Updated: May 25, 2020
What is depression?
While feeling depressed at times is a normal part of life, feeling down-hearted and sad on a long term basis can have a serious impact on an individual’s relationships, study or work, health and life in general.
Major Depressive Disorder is characterised by the presence of a collection of the following symptoms over at least a 2 week period:
· Depressed mood
· Reduced interest or pleasure in activities
· Significant changes in appetite or body weight
· A slowing of thought and physical movement
· Feelings of worthlessness or guilt
· Trouble concentrating or making decisions
· Thoughts of death or suicide
Experiencing depression can often feel like absolutely everything is a struggle. Like getting out of bed is next to impossible. Like having a shower and getting dressed might take every last bit of energy you have left for the day. It can bring on a complete lack of motivation, like you just cannot be bothered. It can have you thinking, “well, what is the point?” You can feel slow, thick, sluggish and like your bad luck is never going to end. Depression can have you so fixated on the negatives in life that it leaves you feeling hopeless and empty. For some people, these feelings can be so consuming that they will consider ending their own lives just to make them stop.
How and why does depression occur?
Depression and its symptoms often become a vicious cycle. Feeling sad, tired and unmotivated can often lead to inactivity, unproductivity and a sense of guilt, which in turn leads to more feelings of sadness and shame. Or, the actions a person takes to try and avoid their feelings of depression and worthlessness, such as drug or alcohol use, could lead to further relationship and employment problems, which then increases feelings of depression.
It’s not even just the things we do or don’t do that can lead to or maintain depression, but also the way a person thinks. The way that we think about the world changes the way we experience it, so getting stuck in patterns of negative thinking can cause a downward spiral that’s very difficult to get out of.
Part of the puzzle is often a chemical imbalance in the brain. Studies have shown that Serotonin and Noradrenaline can act differently in the brains of individuals living with depression. The puzzle is also usually compromised of biological, genetic and personality factors, as well as being influenced greatly by the person’s life experiences.
Prevention and Management
Many of the common things that we do to support our physical health, also help support our mental health and keep depression at bay. Things like eating nutritiously, making time for exercise and getting enough rest.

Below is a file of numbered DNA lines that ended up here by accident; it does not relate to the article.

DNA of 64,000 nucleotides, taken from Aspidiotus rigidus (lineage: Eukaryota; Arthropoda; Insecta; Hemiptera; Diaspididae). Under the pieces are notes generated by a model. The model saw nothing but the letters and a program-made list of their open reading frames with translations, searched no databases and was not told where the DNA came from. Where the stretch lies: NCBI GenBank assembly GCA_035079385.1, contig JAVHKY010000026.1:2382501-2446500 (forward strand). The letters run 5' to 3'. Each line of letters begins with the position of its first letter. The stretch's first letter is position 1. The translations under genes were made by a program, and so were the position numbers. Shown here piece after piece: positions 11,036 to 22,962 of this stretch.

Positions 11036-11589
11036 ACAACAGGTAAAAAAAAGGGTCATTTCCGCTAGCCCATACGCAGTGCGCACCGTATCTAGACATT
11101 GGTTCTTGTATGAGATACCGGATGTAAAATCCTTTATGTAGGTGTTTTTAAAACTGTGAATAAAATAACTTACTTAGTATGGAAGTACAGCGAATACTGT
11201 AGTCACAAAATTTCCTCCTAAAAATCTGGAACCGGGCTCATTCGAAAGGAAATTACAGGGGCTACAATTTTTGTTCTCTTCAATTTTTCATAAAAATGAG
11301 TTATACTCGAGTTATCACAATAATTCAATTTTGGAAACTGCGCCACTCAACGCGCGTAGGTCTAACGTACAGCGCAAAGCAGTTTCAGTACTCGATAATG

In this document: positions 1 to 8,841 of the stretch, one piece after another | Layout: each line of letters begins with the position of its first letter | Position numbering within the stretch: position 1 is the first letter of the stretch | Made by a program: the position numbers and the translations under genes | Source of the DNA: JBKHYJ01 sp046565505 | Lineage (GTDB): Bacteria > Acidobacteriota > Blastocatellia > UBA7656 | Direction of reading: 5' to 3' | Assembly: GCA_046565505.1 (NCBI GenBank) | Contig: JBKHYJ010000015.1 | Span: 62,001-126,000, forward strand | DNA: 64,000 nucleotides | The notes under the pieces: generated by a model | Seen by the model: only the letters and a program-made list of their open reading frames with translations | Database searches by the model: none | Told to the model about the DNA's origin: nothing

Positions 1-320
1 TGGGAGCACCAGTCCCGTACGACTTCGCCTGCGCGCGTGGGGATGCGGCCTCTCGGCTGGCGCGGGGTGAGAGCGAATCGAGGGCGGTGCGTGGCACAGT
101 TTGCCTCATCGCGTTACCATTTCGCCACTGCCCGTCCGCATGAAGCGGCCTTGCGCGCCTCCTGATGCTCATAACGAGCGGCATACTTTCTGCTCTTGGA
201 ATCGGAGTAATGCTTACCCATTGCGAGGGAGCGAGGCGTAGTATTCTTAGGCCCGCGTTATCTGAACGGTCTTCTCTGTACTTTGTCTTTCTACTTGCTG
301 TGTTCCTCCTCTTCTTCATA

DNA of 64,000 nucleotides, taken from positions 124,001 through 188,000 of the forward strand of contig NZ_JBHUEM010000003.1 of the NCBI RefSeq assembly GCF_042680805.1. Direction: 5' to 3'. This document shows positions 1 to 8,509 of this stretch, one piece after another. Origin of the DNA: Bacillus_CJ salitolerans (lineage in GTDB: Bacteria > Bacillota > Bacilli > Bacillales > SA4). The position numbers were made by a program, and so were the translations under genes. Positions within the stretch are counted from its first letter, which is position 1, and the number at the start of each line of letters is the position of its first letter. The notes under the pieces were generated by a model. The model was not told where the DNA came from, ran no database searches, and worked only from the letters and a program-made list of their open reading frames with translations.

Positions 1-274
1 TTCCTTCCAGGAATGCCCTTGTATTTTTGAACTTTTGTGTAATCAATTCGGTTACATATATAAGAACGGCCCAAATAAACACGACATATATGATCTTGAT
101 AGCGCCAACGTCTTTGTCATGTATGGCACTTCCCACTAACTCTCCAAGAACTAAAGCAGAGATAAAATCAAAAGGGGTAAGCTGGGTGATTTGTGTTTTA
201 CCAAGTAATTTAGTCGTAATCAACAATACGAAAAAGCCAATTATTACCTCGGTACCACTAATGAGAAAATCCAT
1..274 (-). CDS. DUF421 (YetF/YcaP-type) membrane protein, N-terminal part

Medications can be useful to help in stabilising a person’s mood, but are not usually a stand-alone cure. A combined approach with medication and therapy has been shown to be the most effective. Some people prefer to avoid medications altogether and that’s fine too – There are a great number of behavioural and cognitive strategies that can help a person manage depression. A few tips include:
· Practicing gratitude. Getting caught in a negative cycle can stop a person from seeing the good things around them. Sometimes choosing to highlight the things someone is grateful for can help them start climbing out of the deep hole that is depression.
· Investing in others. We usually believe that we will be happier if we put our own interests first, but studies show this isn’t true. Giving to others, and even small displays of kindness such as smiling at a stranger, releases endorphins in the giver, providing a significant mood boost.
· Behavioural activation. Even though it can feel almost impossible, setting small daily goals and making them happen, no matter how difficult it feels can be a huge step toward breaking the vicious cycle.
· Identify and challenge unhelpful thinking patterns. This one can be tricky to do in your own, but learning to challenge and change the way you think about things and therefore experience the world is the most sustainable way to move on from depression.
What to expect when seeking help
A psychologist can support you to figure out what is contributing to your depression, and then help you to come up with practical strategies to change your circumstances and thinking. Usually, this will start with building some trust between the two of you, getting to know your situation, some of your history and learning what is important to you. From there, a psychologist will draw on their skills and knowledge to help you learn strategies to cope, manage and overcome depression.
This can be thought of as building your own personal mental health tool-kit. What works for some is different to others, so work with your psychologist and provide them with feedback about what is working and what you’re not sold on. Once you have your own personal tool-kit, you will be able to move forward, facing life’s inevitable challenges and drawing on your strategies or further support if and when you need them.
If you are experiencing symptoms of depression, would like to find out more about how this may be impacting you or just feel like you need someone to talk to, please get in touch with Saltfleet Clinic to book an appointment with me.